Amtrak official: Fatal train-truck collision could have been worse'

By By William F. West / community editor
Sept. 22, 2002
An investigation is under way into a collision Friday afternoon between an Amtrak passenger train and an 18-wheeler near Meridian Regional Airport.
The driver of the truck, 51-year-old Robert Barkin of Longview, Texas, was killed in the accident.
Rick Degman, assistant general manager for Amtrak's Crescent Line in Meridian, said Amtrak, Norfolk Southern Railway and the Meridian Police Department are in charge of the probe.
Barkin's truck was in front of the Celotex ceiling tile plant, pointed toward U.S. 11, when the collision occurred.
The collision happened shortly after 4 p.m. Emergency crews, firefighters and law enforcement officers rushed to the scene. A segment of U.S. 11 was closed for several hours, and onlookers stood by despite a heady smell of diesel fuel.
The train, which originated in New York and was on its way to New Orleans, had pulled out of the Meridian station only minutes before the collision. Degman said the train was going about 50 mph, which he said was the proper speed.
Difficult to stop
The collision happened at the crossing in front of the Celotex ceiling tile plant.
Celotex worker Keith Slade told reporters the truck had stopped and that it looked like the driver was going to reverse after seeing the train. Slade said the driver never had a chance.
70 passengers,
crew members
Degman said about 70 passengers and crew members onboard the train were unharmed. He said the engineer was taken to a hospital as a precaution, but he's OK.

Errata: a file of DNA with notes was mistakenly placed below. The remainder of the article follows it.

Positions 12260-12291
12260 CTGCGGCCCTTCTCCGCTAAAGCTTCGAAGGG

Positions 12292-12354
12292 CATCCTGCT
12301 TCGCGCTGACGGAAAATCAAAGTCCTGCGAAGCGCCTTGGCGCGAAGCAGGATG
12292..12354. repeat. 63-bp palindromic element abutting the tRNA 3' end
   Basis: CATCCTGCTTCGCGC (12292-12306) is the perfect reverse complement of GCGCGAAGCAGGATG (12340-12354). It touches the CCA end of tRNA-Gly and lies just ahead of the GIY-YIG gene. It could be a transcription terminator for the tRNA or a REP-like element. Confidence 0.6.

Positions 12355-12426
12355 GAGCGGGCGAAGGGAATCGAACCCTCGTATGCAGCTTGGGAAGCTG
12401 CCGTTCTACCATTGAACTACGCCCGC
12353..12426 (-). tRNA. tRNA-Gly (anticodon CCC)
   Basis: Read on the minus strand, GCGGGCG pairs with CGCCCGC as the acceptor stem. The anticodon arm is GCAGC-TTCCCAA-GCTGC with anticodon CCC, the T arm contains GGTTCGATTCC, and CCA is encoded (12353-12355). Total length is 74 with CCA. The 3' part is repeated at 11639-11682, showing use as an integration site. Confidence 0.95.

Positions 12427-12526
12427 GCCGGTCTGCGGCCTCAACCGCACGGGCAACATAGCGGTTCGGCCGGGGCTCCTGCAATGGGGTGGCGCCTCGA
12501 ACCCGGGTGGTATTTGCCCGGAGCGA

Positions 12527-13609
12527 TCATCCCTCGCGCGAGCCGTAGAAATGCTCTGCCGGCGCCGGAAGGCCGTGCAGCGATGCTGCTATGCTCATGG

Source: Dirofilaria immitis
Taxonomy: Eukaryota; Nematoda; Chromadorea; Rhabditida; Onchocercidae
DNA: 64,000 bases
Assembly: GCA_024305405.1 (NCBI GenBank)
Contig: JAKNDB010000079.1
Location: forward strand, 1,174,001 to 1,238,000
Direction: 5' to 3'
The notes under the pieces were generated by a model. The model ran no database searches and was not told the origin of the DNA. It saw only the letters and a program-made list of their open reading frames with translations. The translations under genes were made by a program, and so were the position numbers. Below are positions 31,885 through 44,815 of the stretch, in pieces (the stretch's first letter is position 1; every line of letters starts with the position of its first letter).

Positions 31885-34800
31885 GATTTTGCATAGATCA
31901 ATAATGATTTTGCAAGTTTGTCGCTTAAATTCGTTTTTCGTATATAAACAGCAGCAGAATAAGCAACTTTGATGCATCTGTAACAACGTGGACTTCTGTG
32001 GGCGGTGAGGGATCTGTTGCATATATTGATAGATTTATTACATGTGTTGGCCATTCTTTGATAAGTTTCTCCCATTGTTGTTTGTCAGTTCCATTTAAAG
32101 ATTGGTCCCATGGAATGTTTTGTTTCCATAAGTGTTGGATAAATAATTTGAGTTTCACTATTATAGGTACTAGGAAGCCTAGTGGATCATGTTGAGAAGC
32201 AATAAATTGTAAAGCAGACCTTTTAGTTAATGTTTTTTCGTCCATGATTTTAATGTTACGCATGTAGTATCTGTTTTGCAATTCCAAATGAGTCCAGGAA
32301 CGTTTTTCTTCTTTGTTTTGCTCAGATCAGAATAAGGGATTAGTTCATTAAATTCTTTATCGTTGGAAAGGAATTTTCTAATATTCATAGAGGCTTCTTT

Degman did not identify the engineer but said he is from the Birmingham, Ala., area and has been worked in the railroad industry for about 30 years.
The lead locomotive, a General Electric about four years old, sustained damage to its front end and had to be left in Meridian. Degman said a crew of mechanics were sent from New Orleans to work on the engine so it can be moved to New Orleans for more extensive repairs.
Norfolk Southern helps
Degman said Norfolk Southern, which owns the railroad line, provided a locomotive to get the rest of the train and its passengers to New Orleans. He said the train left the wreck scene at about 8:30 p.m. and arrived in New Orleans sometime after midnight.
There was no damage to the track, which Degman said handles two Amtrak trains and probably 30 freight trains each day.
Degman said that collisions between trains and automotive vehicles are, unfortunately, pretty common all over the country.
In spite of the obvious tragedy, Degman said it could have been worse.

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